Sunday night Bronwyn came into our room and said, "Okay, mom I'm going to pack your hospital suitcase for you now." She's been after us for a few weeks to get it ready and something always got in the way. Sunday night she took matters into her own hands.About 6 hours later Benay was waking me up (at 2:45). She had been having contractions since midnight. We timed them until almost 5. Benay then called Claudia. Knowing this is our 6th child and knowing how fast Benay delivered Anderson, Claudia had been telling us that at the first sign of contractions she would send us to the hospital. She told us to go right to the hospital.

We then woke up the two oldest girls and told them where we were going (you can imagine how thrilled they all, especially Benay, were when I stop and take pictures at 5 in the morning and with some painful contractions). Carys then woke up right before we left and gave her mom a goodbye hug.And we were off. Bronwyn went with us and Ansley stayed home and took care of the younger guys.

Claudia was waiting for us when we got there and she immediately took Benay up as Bronwyn and I did the paperwork to get Benay admitted. After examining Benay, Claudia told us that she didn't think this was the real deal but she wanted us to stay at the hospital until lunch time just to be sure.

Benay was able to take a little nap while waiting as well as watching a little television.After two more exams, and almost 6 hours later, she was released.

She slept great last night and has, so far, had a really good day today.

She thinks it could be in the next couple of days.

More info later.

P.S. You'll be happy to know that Benay and I talked about the baby's name while in the hospital and decided nothing.

Monday, August 25, 2008

Joys of a Big Family

We love our big family but for those who can't even imagine having six kids we wanted to share some reason why we love it so much. Having six kids just naturally lends itself to some good postcard moments like these...............and, well let's just say, some "not so" postcard moments as well.

Sunday, August 24, 2008

Spiritual Maturity

In The Final Quest, Rick Joyner writes:

"Spiritual maturity is always dictated by our willingness to sacrifice our own desires for the desires of others or for the interests of the kingdom."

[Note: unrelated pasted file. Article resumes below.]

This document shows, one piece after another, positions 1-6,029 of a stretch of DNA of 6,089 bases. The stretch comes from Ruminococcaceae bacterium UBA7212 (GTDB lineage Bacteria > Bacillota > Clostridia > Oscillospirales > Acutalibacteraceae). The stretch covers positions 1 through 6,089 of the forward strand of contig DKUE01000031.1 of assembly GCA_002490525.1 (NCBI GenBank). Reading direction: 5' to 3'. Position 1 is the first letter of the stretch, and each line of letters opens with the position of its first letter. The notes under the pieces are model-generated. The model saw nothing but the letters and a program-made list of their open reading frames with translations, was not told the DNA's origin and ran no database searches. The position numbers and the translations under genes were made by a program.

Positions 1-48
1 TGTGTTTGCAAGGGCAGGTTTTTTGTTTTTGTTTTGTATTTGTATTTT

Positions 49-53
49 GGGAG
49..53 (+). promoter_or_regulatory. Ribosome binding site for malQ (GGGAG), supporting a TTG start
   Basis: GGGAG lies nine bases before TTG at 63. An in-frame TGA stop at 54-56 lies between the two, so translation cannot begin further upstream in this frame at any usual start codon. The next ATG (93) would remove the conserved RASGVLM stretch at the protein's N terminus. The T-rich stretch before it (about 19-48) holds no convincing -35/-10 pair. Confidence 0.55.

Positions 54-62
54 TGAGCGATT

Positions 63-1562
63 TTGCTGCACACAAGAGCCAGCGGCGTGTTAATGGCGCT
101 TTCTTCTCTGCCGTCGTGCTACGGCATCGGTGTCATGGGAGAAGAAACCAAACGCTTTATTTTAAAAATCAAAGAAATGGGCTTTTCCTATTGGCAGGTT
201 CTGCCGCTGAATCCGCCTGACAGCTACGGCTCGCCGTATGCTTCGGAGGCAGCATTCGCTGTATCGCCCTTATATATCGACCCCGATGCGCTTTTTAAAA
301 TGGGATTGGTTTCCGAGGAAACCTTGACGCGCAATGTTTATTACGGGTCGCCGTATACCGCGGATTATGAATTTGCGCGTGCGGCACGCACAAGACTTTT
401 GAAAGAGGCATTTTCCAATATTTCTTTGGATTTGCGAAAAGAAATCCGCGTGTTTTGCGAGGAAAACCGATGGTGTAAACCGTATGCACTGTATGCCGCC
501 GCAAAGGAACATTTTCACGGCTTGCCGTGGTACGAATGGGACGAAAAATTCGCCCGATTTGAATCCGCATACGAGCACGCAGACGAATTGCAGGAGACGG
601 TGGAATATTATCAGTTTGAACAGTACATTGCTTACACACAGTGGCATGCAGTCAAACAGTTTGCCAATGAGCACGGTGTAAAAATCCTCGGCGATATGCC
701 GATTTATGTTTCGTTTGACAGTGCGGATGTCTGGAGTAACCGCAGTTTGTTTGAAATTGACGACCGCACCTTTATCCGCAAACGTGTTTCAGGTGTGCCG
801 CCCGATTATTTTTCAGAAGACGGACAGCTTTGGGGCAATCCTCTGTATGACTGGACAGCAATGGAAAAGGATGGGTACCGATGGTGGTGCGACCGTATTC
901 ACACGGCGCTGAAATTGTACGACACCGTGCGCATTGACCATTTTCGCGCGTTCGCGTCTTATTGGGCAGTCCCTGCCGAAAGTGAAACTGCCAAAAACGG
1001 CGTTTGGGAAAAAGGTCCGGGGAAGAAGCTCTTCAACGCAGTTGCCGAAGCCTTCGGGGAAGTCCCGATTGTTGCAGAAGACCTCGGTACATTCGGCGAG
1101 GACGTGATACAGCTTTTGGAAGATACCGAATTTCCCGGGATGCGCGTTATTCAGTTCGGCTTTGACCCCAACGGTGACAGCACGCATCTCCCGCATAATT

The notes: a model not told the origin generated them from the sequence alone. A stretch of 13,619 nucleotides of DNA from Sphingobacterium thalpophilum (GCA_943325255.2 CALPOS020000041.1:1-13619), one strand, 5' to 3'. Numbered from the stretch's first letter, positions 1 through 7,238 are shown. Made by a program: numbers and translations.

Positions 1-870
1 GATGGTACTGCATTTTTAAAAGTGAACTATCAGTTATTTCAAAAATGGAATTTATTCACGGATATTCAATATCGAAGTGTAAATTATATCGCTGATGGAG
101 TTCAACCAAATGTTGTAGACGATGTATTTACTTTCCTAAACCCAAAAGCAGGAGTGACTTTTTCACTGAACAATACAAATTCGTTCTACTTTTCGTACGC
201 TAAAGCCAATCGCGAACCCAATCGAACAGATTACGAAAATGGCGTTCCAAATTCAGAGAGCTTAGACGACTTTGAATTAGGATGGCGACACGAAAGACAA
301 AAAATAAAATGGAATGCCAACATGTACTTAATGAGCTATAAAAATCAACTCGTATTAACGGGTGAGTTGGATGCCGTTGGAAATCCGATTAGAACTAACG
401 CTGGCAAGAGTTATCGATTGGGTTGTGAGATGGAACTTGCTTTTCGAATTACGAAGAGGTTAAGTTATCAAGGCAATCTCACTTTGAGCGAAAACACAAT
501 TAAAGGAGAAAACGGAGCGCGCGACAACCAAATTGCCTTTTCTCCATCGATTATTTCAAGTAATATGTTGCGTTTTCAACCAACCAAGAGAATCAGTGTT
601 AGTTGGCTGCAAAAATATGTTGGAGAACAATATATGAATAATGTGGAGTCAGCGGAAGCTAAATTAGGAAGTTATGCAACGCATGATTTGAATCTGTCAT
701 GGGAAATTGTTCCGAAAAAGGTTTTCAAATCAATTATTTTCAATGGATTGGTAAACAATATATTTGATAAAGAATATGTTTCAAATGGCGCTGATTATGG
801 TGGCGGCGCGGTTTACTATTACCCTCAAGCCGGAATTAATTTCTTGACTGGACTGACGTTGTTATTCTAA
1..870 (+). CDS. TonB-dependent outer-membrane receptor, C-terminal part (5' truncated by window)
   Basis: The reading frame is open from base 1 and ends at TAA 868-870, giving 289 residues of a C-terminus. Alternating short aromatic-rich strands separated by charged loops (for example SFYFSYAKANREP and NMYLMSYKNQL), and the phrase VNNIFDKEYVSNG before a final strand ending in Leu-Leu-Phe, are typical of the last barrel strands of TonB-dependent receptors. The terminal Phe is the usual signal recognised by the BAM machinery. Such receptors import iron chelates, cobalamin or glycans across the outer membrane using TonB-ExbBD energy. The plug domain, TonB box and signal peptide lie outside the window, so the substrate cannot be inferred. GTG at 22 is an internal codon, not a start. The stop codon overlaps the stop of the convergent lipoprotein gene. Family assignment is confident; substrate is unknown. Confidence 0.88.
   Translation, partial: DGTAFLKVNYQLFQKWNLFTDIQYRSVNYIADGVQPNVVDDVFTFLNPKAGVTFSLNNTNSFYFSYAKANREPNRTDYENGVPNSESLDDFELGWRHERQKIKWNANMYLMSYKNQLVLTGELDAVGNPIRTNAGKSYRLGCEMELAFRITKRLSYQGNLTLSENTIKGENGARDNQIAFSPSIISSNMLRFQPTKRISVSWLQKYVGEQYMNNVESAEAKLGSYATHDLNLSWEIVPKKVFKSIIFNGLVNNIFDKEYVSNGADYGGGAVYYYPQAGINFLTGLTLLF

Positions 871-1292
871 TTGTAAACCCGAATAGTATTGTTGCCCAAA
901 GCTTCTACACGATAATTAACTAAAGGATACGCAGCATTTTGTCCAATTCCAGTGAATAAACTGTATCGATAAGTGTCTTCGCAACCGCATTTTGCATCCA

Friday, August 22, 2008

Little Chef

Anderson, unlike every other male in this house, LOVES to help Benay cook.Yesterday I got home from picking up the kids from school (Anderson played hooky from his school) and we walked in the kitchen and found Benay and Anderson making our lunch.
Stromboli. Always a crowd favorite.
Benay always loves to have help in the kitchen. She and Anderson have fun together cooking. In our house Benay believes in and teaches proper sanitary practices before and after food preparation. There are strict rules that she has put in place as noted here by the Little Chef cleaning up after cooking:
Well........they're actually more like guidelines than rules.

Please don't report her. It's best to keep the Health Department out of this.

Thursday, August 21, 2008

Irresponsible Missionaries

We are trying to be irresponsible missionaries. Yes, you read that right.

One of the struggles that we, and I think probably all missionaries face is not making the native people, in our case the Brazilians, too dependent on us. In our experience, when we arrived here and started our work, there was a kind of a compulsion to make sure that everything was taken care of. When I say everything, I mean worship services, teaching, preaching, women's ministry, men's ministry, retreats, youth ministry, small groups - all those things that we think a church "has" to have in order to be successful. So, as missionaries, we did all of those things. In some cases, we tried to turn these ministries over to Brazilians, but more often than not, we were disappointed with the results. Changing our "setup" to house churches hasn't really solved this problem. So what do we do?

When Bryan and Jacqueline Bost were visiting us for a seminar in June, we asked them about this. They just frankly told us that they were very irresponsible. They work with several house churches in Sâo Paulo, and for example, if they are going to be out of town one Sunday, they just tell the group "We won't be here". The end. They don't try to plan what, if anything, is going to happen in their absence. Maybe the group will meet, maybe they won't. But whatever happens, it will be the Brazilians' responsibility to make it happen. We have tremendous respect for the Bosts. They speak with wisdom gained from many years of experience working here in Brazil with all kinds of churches - not just house churches. So we started thinking - "Do we need to be more irresponsible?"